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Slowdown, But No Correction

Materials supply chain still bumpy and consumer buying has peaked for now, but growth continues.

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The market for chips will continue to grow over the next few years, but not as quickly as over the past couple years when the work-at-home market drove up demand for everything from laptops and TVs to home video equipment.

Economists painted a mixed picture for the semiconductor industry at this week’s SEMI Industry Strategy Symposium, projecting continue growth in all major markets, but tempered by people returning to work, saturated demand for some products, and continued shortages that will weigh down results.

U.S. economy
Inflation continues to concern economists, although most expect it to diminish over the next couple years. “Anyone who has gone to the grocery store or tried to buy a car in the last year knows that we have seen some of the highest inflation in the last 40 years,” said Tim Mahedy, senior economist at KPMG. “We’ve estimated that 75% of the current workforce has never been in an inflationary environment like this, with wage growth at 5.5% to 6%.”

The good news, Mahedy said, is that inflation is likely to drop significantly in 2023, particularly as rate hikes in 2022 and 2023 increase the cost of borrowing capital and the pandemic slows or ends. “High inflation does erode people’s wallets, so you can buy less things,” he said. “We have seen some measures of consumer confidence come down. But not all of them have come down, which is an important point, because that’s when you start to get worried about the economy.”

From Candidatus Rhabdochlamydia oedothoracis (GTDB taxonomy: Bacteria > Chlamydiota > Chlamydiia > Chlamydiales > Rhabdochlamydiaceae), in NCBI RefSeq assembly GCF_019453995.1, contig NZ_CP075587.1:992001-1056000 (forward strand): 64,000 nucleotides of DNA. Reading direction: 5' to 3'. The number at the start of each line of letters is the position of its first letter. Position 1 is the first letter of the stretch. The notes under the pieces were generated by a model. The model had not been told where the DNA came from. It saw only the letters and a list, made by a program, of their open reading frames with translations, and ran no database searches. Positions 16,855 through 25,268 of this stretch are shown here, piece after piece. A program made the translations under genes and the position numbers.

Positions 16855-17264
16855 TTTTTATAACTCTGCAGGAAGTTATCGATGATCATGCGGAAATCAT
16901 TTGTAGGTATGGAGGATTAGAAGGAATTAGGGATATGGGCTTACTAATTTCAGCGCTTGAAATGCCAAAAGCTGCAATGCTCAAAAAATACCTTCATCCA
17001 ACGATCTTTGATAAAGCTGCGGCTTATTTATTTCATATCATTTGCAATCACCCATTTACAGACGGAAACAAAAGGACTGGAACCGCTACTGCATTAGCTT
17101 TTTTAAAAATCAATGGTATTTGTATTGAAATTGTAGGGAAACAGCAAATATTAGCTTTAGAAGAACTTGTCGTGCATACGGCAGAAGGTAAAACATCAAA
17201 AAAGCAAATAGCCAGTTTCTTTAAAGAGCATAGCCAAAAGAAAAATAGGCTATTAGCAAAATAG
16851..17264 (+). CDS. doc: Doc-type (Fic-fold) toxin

Mahedy predicts a slowdown in consumer spending, but notes there is no indication that a contraction is coming because people still have jobs and money to spend. The bigger concern is on the employment side, because the labor force appears to be shrinking.

“There’s something going on here that isn’t around COVID,” he said. “Because of where our society is, because of where birth rates are, because of the immigration issue…this picture is likely to remain true for a while. If you are planning or hoping there would be a strong rebound in employment, a strong rebound for labor post-COVID, I would urge you to think differently about that. That’s just the math.”

Chip industry outlook
Drilling down one level to the chip industry, supply chain disruptions are expected to continue for at least the next couple years. The positive news is there are enough market segments and sufficient demand within those segments to weather some of the larger economic bumps. Between 2019 and 2021, the chip industry grew an estimated 36%, according to Michael Yang, senior director for semiconductors at Omdia.

“Every single segment group, every single company in the semiconductor industry benefited,” said Yang. “Among the list of top 10 companies, 9 companies had double-digit revenue growth, and some had 30% revenue growth year over year. Out of the 247 companies that we track, 145 of them had more than 20% revenue increases. It was a fantastic year for two primary reasons. First, revenue is a function of demand and ASP, and we saw demand grow significantly. Consumer behavior changed quite a bit during the pandemic and caused a lot of shortages for various semiconductor components, and ASPs rose.”